While they commendably resolved to send peace missions to Cote d’Ivoire and Congo, and made cogent recommendations on the Darfur conflict, they missed opportunities to exercise a crucial function of parliaments: that of oversight. The PAP was launched in an era where leaders have vowed to improve governance and alleviate poverty in Africa. Its members can use their platform to demand that governments deliver on this promise by investigating and publicizing poor management at both continental and national levels. Oversight can make the vital difference between an effective parliament and an assembly of talking heads who do little more than endorse executive decisions. Although the fledgling parliament has no legislative power during its early years, it can debate issues of continental import and make recommendations to the African Union Commission and the Heads of State.
Among the key issues on the agenda for this session of the PAP was the African Peer Review Mechanism (APRM), a voluntary appraisal of national governments’ economic and political management performance by their fellow Africans. Ghana’s country visit, the first out of 24 countries that will be rated by the APRM, coincided with the PAP sitting. The assembly did debate the issue, passing a resolution to use national parliaments ‘to urge their governments to accede to APRM as a demonstration of their commitment to democracy and good governance in Africa’.
But the PAP did not go as far as it could. The APRM requires that each country’s review report and recommended plan of action be publicly tabled in the PAP. At every successive sitting, the PAP should compel MPs from APRM countries to report on their government’s progress in implementing the national action plan in the five-year period between reviews.
Courageous national legislatures have illustrated the authority that parliaments who choose to exercise their oversight role can wield. Even in instances where leaders refuse to follow through on investigations initiated by parliaments, the publicity generated by such investigations has led to civic pressure on the executive and ultimately contributes to more accountable governance. The PAP should scrutinize the budgets of AU organs such as the AU Commission and the Peace and Security Council, and make recommendations to streamline bureaucracies, reduce wastage and improve efficiency.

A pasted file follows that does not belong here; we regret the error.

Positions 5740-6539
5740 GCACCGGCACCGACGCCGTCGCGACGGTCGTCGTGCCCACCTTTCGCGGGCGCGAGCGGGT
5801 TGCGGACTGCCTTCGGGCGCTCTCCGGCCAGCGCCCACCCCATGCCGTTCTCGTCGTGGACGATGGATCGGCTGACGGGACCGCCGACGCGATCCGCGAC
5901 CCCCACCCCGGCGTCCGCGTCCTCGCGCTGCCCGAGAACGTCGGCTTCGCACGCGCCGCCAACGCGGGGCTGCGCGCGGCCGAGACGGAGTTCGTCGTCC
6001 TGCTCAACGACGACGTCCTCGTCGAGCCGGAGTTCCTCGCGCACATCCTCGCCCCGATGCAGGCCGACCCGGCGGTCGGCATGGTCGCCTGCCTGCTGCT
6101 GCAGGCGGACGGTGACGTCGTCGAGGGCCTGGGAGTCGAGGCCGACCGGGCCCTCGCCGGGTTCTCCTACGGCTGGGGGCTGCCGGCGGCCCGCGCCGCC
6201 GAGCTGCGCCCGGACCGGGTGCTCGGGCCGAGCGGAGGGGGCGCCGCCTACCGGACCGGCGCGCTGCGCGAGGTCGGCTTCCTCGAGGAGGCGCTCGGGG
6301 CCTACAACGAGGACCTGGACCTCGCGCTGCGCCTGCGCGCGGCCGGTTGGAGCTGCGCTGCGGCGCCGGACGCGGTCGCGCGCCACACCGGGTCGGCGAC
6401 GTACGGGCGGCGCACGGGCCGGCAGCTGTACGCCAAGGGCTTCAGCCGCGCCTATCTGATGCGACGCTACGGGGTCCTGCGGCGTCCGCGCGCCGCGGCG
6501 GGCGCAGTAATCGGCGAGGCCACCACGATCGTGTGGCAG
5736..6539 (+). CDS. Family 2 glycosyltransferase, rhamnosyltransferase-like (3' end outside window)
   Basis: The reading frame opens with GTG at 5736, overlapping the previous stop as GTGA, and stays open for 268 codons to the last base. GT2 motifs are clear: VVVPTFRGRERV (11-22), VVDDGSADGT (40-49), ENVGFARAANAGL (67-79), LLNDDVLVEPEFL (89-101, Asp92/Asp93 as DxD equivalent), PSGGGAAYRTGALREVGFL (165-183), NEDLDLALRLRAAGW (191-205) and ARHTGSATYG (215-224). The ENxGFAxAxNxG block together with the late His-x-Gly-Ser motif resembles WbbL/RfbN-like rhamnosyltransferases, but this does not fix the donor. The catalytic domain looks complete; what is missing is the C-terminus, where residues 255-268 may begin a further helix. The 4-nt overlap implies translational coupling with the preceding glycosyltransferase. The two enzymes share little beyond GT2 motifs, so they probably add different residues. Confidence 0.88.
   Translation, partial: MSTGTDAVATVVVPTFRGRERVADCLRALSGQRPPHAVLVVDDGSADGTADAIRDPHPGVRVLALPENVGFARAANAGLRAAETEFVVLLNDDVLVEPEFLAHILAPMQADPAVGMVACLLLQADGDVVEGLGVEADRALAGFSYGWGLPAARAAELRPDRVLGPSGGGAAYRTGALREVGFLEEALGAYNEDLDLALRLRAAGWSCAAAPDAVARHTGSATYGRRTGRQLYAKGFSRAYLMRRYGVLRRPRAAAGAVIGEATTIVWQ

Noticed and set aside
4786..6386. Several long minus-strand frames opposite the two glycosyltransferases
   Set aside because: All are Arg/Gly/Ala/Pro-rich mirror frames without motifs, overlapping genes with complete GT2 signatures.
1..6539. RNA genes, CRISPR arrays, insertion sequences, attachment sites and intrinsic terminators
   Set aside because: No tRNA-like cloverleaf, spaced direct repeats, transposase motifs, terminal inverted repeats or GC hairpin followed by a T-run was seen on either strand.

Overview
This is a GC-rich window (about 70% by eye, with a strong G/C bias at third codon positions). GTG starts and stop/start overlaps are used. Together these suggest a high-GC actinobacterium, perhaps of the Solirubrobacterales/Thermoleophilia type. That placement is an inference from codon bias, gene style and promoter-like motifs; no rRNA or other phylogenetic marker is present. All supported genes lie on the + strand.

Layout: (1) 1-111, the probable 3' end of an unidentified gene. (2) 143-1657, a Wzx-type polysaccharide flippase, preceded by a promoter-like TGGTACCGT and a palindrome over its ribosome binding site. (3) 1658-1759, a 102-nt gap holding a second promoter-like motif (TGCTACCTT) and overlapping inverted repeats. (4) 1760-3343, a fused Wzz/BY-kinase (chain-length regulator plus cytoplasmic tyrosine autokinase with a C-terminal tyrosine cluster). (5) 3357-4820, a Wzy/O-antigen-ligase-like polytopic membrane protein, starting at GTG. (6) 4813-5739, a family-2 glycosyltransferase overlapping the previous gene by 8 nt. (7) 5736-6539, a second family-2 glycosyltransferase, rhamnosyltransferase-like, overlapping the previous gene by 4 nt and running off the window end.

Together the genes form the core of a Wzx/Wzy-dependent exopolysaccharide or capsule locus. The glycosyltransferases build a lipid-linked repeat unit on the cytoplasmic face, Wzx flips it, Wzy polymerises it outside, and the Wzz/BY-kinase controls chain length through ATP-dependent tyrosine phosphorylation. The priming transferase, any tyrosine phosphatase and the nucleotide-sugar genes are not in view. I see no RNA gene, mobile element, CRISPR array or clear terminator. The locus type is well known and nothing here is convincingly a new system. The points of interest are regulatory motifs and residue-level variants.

Of course, this presupposes that PAP members will have the ‘temerity’ and bravery to engage with issues that may discomfit executives and potentially embarrass presidents who misuse their country’s resources. The PAP passed resolutions commending the AU’s prevention of an unconstitutional takeover of power in Togo, but was conspicuously silent on widely-reported abuses of election guidelines in Zimbabwe’s March election, failing to challenge transgressions that are backed by many African governments.
The mechanism by which MPs are selected to represent their countries in the PAP merits scrutiny. If PAP parliamentarians are intended to represent their nation’s citizens, MPs from countries such as Uganda, to all intents a one-party state, surely lack credibility. Libyan MPs are even less representative of their population, as Libya has no national assembly. Yet the PAP elected a Libyan as its vice president for North Africa, symbolically endorsing an undemocratic government. Even South Africa, with a relatively robust multi-party democracy, has been criticized for failing to include a member of the official opposition in its PAP delegation.
The PAP has had over a year in which to set up structures, nominate office bearers and organize itself. It’s time to focus on pertinent issues that can improve governance in Africa.
If the PAP is to evolve into more than a talk-shop, the elected representatives of states with better records of democracy must dare to raise the level of debate. The PAP courageously risked the Sudanese government’s displeasure by recommending disarmament of the Janjaweed militia in Darfur, and must now muster the nerve to challenge other transgressions of Africa’s governance and human rights standards. MPs at both national and continental levels can use the APRM to transform their role from ‘rubber-stamping’ of executive decisions to steering the governance agenda in the interests of citizens. Unless they rise to this challenge, the continental parliament will be lumbered with comparisons with South Africa’s staple food – the soft and malleable pap.